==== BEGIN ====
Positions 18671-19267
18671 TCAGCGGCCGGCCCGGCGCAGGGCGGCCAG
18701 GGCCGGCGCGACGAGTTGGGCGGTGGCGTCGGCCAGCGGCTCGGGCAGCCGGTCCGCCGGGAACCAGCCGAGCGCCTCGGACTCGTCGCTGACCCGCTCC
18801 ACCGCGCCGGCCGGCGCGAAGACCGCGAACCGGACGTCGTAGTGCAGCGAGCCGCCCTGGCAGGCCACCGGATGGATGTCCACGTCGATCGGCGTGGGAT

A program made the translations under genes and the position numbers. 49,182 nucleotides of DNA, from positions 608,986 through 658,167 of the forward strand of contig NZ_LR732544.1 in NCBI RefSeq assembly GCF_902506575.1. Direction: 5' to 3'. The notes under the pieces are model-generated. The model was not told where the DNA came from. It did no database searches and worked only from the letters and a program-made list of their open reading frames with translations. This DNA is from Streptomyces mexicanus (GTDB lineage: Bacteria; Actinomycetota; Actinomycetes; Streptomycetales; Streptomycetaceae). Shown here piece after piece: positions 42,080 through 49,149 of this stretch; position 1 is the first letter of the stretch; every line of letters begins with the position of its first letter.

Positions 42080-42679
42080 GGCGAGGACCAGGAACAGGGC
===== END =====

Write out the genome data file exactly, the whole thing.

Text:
Positions 18671-19267
18671 TCAGCGGCCGGCCCGGCGCAGGGCGGCCAG
18701 GGCCGGCGCGACGAGTTGGGCGGTGGCGTCGGCCAGCGGCTCGGGCAGCCGGTCCGCCGGGAACCAGCCGAGCGCCTCGGACTCGTCGCTGACCCGCTCC
18801 ACCGCGCCGGCCGGCGCGAAGACCGCGAACCGGACGTCGTAGTGCAGCGAGCCGCCCTGGCAGGCCACCGGATGGATGTCCACGTCGATCGGCGTGGGAT

A program made the translations under genes and the position numbers. 49,182 nucleotides of DNA, from positions 608,986 through 658,167 of the forward strand of contig NZ_LR732544.1 in NCBI RefSeq assembly GCF_902506575.1. Direction: 5' to 3'. The notes under the pieces are model-generated. The model was not told where the DNA came from. It did no database searches and worked only from the letters and a program-made list of their open reading frames with translations. This DNA is from Streptomyces mexicanus (GTDB lineage: Bacteria; Actinomycetota; Actinomycetes; Streptomycetales; Streptomycetaceae). Shown here piece after piece: positions 42,080 through 49,149 of this stretch; position 1 is the first letter of the stretch; every line of letters begins with the position of its first letter.

Positions 42080-42679
42080 GGCGAGGACCAGGAACAGGGC